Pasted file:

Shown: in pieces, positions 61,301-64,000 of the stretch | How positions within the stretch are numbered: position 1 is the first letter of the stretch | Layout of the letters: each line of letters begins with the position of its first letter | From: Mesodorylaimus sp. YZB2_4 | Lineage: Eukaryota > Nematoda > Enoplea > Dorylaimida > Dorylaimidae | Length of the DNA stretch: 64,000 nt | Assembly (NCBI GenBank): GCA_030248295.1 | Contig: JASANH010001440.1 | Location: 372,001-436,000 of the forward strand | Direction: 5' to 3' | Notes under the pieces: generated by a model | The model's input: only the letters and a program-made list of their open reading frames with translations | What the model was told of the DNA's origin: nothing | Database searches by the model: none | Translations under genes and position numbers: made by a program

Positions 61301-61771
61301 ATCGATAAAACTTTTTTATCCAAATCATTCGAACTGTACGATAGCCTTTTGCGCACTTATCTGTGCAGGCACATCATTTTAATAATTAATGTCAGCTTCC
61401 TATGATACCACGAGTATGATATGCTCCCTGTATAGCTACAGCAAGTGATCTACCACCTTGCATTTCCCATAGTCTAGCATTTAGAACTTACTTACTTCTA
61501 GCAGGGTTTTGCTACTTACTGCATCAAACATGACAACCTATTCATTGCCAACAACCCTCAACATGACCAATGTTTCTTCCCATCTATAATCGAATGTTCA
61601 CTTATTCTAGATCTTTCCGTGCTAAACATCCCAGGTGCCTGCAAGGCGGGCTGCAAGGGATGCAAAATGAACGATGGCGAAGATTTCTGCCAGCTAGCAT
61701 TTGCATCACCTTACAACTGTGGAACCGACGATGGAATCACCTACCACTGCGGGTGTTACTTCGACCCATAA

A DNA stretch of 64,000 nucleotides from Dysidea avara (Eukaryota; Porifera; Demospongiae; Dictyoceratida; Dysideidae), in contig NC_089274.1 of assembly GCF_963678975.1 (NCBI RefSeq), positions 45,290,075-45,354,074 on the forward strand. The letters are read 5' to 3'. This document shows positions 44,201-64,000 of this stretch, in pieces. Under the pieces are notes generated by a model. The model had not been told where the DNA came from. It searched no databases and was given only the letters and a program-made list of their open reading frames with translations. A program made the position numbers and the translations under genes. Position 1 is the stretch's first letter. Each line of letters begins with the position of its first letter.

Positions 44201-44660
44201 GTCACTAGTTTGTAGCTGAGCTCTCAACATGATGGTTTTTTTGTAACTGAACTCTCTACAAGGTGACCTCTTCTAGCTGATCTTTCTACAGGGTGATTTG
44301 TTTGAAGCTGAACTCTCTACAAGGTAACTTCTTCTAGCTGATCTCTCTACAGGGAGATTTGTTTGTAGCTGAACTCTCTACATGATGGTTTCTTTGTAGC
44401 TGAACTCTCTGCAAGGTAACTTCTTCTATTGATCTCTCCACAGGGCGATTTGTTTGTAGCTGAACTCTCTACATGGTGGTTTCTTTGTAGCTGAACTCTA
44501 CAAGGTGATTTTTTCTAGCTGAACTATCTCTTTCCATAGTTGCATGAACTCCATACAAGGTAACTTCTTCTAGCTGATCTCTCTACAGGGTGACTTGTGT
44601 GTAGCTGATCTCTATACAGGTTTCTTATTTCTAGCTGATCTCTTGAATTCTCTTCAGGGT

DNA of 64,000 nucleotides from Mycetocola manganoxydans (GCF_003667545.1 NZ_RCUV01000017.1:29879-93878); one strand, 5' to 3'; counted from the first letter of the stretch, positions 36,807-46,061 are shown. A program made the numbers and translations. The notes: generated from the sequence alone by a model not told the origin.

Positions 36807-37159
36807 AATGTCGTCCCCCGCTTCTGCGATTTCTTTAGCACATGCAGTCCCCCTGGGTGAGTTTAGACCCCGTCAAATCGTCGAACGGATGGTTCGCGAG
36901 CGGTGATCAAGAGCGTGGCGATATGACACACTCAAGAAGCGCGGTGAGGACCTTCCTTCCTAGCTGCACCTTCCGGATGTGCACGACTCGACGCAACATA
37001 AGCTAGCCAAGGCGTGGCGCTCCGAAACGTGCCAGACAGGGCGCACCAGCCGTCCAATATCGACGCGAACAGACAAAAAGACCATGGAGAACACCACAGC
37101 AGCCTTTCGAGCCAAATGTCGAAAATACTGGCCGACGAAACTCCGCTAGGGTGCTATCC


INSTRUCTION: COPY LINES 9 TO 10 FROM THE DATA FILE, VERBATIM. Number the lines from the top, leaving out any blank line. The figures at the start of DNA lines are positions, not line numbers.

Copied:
Positions 44201-44660
44201 GTCACTAGTTTGTAGCTGAGCTCTCAACATGATGGTTTTTTTGTAACTGAACTCTCTACAAGGTGACCTCTTCTAGCTGATCTTTCTACAGGGTGATTTG